The Robin's song

It was a windy September morning when we arrived at Stadtlohn-Vreden airport. And with crosswinds gusting across the runway at 21 to 29 knots it was going to remain very, very quiet day in terms of traffic. Needless to say, these conditions would also test our wind jamming equipment to their limits.

As we headed out to the hangar we met up with the good folks of Segelfluggruppe Wenningfeld that were helping us out. It turned out the DR400 in question was the DR400/180R variant and was used as a glider tug. After dragging OE-DSE out of the hangar and into the daylight it was time for some pictures.


Robin DR400 OE-DSE in hangar
OE-DSE tucked away in the hangar.
Robin DR400 OE-DSE front
She looks better in the daylight.
Robin DR400 OE-DSE left
Ready to make some noise!


Once settled inside the cockpit we started by familiarizing ourselves with the aircraft, no two aircrafts are the same... especially true for aircraft that have been flying for a long time. The very first thing that grabbed our attention was the amazing visibility. And since the aircraft was also equipped with 3rd row windows, that visibility is also apparent when looking towards the rear of the aircraft. Furthermore, the cabin in general had plenty of space.


Robin DR400 left side panel
Pilot side panel.

The aircraft in question was built in the 1970s and was very basic in terms of equipment and avionics. But then again, why bother with the fancy stuff if the aircraft's main role is being a glider tug. Apart from the ubiquitous stall buzzer, there was no electrical equipment noise to record. Still, there were plenty of switches and dials :)



Robin DR400 right side panel
Passenger side panel.

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Fun fact, after switching on the master battery we were waiting for the typical screeching noise of running gyros. Little did we know, the gyros on the DR400 were vacuum powered. Hence they are only audible when the engine is running. One of the few GA aircraft we've sat in where you can just carry on your conversation (or record sounds) in peace while the electrical system is powered on.


Next it was time to record the interior engine noise. With the magnetos on and a push of the starter button the 4 cylinder Lycoming O-360 shook the airframe as it roared to life. The engine noise being reminiscent of your typical Cessna 172 but still unique because of the large interior space and differences in exhaust arrangement. Idle RPM was 800 with the top end between 2500 and 2700. Above 1500 RPM the engine (and prop) gets very noisy and above 2000 RPM the whole aircraft started shaking violently as it wanted to GO.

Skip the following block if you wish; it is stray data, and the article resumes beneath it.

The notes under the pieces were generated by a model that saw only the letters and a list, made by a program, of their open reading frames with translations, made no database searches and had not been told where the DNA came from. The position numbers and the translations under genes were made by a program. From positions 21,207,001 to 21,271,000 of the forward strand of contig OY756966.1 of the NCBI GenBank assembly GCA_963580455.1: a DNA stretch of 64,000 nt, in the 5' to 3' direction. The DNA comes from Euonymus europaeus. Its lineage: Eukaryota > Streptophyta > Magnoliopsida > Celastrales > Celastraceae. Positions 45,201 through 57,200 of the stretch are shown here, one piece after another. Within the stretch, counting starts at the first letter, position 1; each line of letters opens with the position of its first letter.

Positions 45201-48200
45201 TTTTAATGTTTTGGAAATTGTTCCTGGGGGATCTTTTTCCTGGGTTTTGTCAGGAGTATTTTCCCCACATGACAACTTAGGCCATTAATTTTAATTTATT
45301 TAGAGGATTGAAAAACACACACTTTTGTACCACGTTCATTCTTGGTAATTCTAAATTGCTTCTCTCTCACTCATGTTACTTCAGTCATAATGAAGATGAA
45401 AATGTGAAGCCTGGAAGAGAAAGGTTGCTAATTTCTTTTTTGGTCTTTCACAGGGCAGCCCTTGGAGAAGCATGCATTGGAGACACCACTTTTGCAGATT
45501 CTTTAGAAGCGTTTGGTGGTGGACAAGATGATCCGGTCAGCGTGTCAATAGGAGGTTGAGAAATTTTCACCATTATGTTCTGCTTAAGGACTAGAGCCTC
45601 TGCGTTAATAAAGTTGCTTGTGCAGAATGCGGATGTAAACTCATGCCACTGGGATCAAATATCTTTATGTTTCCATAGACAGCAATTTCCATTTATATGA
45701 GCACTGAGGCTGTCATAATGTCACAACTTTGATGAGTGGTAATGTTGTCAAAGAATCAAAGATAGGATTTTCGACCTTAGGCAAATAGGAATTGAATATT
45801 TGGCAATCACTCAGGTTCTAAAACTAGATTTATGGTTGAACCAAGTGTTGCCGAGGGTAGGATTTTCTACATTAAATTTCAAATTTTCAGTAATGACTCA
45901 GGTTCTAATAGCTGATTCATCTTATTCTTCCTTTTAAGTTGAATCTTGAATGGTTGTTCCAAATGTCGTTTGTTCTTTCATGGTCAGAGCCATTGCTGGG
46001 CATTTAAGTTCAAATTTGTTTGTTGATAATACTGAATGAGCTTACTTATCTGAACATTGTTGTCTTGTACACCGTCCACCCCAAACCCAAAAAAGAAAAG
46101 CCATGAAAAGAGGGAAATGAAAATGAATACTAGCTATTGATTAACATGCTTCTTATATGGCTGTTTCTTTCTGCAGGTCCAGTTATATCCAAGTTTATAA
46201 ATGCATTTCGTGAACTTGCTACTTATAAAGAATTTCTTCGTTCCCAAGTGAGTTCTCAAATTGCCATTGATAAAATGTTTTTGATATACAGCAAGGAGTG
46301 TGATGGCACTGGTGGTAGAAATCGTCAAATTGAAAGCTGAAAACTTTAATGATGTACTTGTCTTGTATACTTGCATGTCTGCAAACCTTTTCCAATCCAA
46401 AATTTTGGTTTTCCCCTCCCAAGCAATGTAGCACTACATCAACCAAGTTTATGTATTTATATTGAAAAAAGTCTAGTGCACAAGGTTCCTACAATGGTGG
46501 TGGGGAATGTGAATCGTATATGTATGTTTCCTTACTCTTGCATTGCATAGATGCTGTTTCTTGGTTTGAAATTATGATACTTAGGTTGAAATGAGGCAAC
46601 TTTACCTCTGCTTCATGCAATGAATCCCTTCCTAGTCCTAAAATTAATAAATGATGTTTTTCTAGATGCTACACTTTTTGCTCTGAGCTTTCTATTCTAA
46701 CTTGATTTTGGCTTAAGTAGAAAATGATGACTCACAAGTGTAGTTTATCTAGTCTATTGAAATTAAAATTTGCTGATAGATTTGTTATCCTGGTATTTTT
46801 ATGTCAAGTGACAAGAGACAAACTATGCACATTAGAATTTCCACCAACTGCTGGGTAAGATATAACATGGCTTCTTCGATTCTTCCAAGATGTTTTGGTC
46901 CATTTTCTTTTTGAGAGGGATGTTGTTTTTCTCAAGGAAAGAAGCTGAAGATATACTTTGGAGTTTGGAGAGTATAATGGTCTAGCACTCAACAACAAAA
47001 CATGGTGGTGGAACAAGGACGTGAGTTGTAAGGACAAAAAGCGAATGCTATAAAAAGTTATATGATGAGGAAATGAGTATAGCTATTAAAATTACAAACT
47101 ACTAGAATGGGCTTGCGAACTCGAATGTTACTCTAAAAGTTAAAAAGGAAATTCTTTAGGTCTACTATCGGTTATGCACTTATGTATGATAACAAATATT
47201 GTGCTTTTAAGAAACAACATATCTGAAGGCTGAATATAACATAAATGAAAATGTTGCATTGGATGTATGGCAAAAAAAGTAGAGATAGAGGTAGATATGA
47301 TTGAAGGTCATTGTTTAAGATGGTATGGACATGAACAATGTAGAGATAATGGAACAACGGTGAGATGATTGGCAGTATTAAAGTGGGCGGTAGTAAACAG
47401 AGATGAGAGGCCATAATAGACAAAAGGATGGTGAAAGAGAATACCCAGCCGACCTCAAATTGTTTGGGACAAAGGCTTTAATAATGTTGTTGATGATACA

After a short and unexpected taxi run around the hangar area, we shut down the engine and started to make preparations for recording the exterior engine sound. Although the weather cleared up, the winds were still strong, so it was decided to position the aircraft close to it's hangar to eliminate as much wind noise as possible. This allowed us to put at least one microphone inside the hangar. In total 3 microphones were set up around the aircraft to capture the noise from multiple angles.


With the "outdoor recording studio" fully configured it was time for the star of the show. Since the engine was still warm, the O-360 started right up. Since the aircraft was equipped with exhaust mufflers, the engine was not nearly as loud as we expected. However, this meant the sounds of the fixed pitch 2 bladed propeller could be recorded in great detail.

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As this was the first time recording with a microphone placed behind the aircraft we quickly learned that  everything even remotely near the path of the propeller wash is subject to being blasted by debris even if the ramp area appears clean. Our empty equipment bags were caught up as well and by the end of it, it looked like we went out to the beach instead of to our local airport.

In recording the exterior engine noise, the strong winds at the airport actually proved an added bonus. With the engine and propeller running at a steady low RPM setting, the winds were significantly affecting the propeller noise. This makes for very dynamic and natural sounding recordings (as if the aircraft was moving). Our Sennheiser ME66 microphone tasked with recording these effects was also heavily subjected to winds itself, but still performed flawlessly thanks to the RØDE wind jammer protecting it.

Once the engine run was completed we quickly packed up our gear and OE-DSE was moved into the hangar for a well-deserved rest.

Not 1 hour after completing our recordings the airport was caught in torrential downpour...

Und zur alle leute die mit uns daran gearbeitet haben; Vielen Dank für ihre hilfe, das hat alles wunderbar geklappt!

sources and links

All photos in this article are by SimAcoustics unless stated otherwise.


Born out of passion for aircraft engine noise, SimAcoustics was established in 2019 to cater to the needs of add-on developers for modern flight simulator software such as Flight Simulator X, Prepar3D and X-Plane. In 2020 we added ready made sound packages for end-users to our portfolio.


No matter the scenario, our goal is to immerse the end-user through highly authentic sound environments that push the limits of the respective sound system.


Want to have a listen? Check out our channel on YouTube!